Commission Chair Vesna Pusić, First Deputy Prime Minister and Minister for Foreign and European Affairs of Croatia, said the meeting had been convened as part of the Commission’s thematic focus on economic revitalization and job creation.  The issue of women’s economic empowerment in conflict-affected situations was of particular importance not only because of its significant contribution to peacebuilding, but also because it was a key component of realizing women’s equal rights.

“The evidence is strong that women’s access to land and productive assets, to jobs and markets, results in improvements in family well-being, community stability and poverty reduction,” she said.  Women were often excluded from market opportunities because of gender-biased laws, heavy care burdens and insecurity, which kept their engagement in economic recovery too low.

Further, women’s needs were not prioritized when decisions about post-conflict resource allocations were made, she continued.  Increasing their contribution to economic recovery required investing in justice, security and public services.  She called for reinforcing the commitment to women’s economic empowerment, encouraging Member States, as well as the Commission, to take effective actions to boost their economic rights.

Speaking in her national capacity, she declared:  “No society has ever won a war.  Societies always lose.”  The trauma of war took at least three times as long as the conflict’s duration to heal.  In order to rebuild, the fighting must stop.  The second step involved peacekeeping, while the third focused on creating conditions for sustainable peace, she said, emphasizing that surviving the first year of peace was often more difficult than surviving war.  It involved addressing the question of women’s invisibility and supporting their transformation from victims to entrepreneurs.

Judy Cheng-Hopkins, Assistant Secretary-General for Peacebuilding Support, said that Security Council resolution 1325 (2000), on women, peace and security, focused on women as victims of war.  However, something was missing if they were not seen as agents of change.  “Let’s face it, women play peacebuilding roles daily, negotiating between belligerent parties, typically at the local level,” she said.  Yet, when negotiations grew serious and “money shows up”, women were pushed into the background, presumably because talks were a man’s job.  “We must harness women’s innate interest in peace and use their talents in peacebuilding,” she stressed.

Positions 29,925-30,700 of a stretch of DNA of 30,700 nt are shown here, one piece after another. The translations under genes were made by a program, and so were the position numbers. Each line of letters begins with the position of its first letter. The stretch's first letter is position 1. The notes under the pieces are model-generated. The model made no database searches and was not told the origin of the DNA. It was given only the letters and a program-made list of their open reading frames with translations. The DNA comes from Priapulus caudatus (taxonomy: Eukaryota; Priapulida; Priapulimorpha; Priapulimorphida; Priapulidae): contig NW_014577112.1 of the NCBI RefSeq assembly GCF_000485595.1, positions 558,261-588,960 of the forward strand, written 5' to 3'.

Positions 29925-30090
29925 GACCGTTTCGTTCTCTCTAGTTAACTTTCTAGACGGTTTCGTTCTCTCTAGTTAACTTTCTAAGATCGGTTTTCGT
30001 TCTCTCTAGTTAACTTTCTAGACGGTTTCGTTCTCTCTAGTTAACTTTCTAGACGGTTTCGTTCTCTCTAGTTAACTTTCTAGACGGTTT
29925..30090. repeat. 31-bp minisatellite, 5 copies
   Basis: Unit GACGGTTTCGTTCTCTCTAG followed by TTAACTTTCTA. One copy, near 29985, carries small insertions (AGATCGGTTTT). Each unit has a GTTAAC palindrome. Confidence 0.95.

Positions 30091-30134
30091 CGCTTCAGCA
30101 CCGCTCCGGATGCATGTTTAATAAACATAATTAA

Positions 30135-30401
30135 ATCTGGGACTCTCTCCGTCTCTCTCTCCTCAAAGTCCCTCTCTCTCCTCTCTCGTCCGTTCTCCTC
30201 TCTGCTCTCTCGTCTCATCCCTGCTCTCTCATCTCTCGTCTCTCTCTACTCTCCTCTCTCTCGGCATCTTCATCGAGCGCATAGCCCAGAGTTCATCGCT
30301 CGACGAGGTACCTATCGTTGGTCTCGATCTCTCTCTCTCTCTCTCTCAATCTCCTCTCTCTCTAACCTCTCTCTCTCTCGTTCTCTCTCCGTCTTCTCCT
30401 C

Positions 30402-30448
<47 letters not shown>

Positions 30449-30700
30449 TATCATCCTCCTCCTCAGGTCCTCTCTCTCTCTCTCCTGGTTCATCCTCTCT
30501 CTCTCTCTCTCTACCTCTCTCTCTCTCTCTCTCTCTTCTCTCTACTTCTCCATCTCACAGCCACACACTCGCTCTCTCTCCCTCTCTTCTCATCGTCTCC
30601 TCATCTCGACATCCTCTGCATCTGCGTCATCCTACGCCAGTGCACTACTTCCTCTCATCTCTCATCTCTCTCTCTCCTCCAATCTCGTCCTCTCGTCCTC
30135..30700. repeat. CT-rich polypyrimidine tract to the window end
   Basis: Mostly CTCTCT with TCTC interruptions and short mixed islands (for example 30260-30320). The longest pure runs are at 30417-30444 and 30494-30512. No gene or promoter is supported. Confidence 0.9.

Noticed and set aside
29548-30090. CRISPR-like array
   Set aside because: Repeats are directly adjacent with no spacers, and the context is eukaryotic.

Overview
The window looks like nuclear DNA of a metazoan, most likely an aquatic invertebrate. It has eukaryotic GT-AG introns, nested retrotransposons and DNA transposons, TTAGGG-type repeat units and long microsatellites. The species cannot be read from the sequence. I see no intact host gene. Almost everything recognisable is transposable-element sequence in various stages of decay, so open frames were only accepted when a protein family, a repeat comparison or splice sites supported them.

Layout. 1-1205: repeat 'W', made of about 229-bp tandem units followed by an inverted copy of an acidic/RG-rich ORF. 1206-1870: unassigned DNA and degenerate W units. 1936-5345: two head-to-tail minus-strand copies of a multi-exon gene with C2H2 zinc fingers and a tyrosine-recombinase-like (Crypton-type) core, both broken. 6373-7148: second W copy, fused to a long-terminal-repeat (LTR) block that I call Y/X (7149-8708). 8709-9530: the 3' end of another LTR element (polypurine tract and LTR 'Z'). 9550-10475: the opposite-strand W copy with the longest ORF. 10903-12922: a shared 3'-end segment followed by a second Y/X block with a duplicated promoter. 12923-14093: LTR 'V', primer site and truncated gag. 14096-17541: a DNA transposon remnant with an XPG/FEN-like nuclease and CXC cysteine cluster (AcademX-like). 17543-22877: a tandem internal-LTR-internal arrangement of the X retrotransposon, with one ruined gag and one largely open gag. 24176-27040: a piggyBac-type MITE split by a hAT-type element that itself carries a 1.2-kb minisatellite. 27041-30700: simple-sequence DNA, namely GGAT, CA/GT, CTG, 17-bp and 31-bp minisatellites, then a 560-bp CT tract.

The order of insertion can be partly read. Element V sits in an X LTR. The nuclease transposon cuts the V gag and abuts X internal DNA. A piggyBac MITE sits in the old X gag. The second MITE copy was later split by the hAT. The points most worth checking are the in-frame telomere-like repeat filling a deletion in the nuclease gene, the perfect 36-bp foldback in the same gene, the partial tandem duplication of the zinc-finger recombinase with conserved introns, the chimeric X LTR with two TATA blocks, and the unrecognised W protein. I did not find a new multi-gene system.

Focusing on empowerment, she said the Secretary-General’s 2010 report on women’s roles in building peace recommended implementing temporary special measures — quotas — to ensure a minimum “critical mass” of female legislators.  For example, it recommended that women should hold 30 per cent of parliamentary seats to ensure the passage of women-friendly legislation.  Such an approach was working in Rwanda’s Parliament, where women held 64 per cent of the seats and related changes had increased the numbers of women owning land.  African women owned 1 per cent of the land, but performed the bulk of agricultural work, she noted, adding that, with land ownership in their hands, productivity could only increase.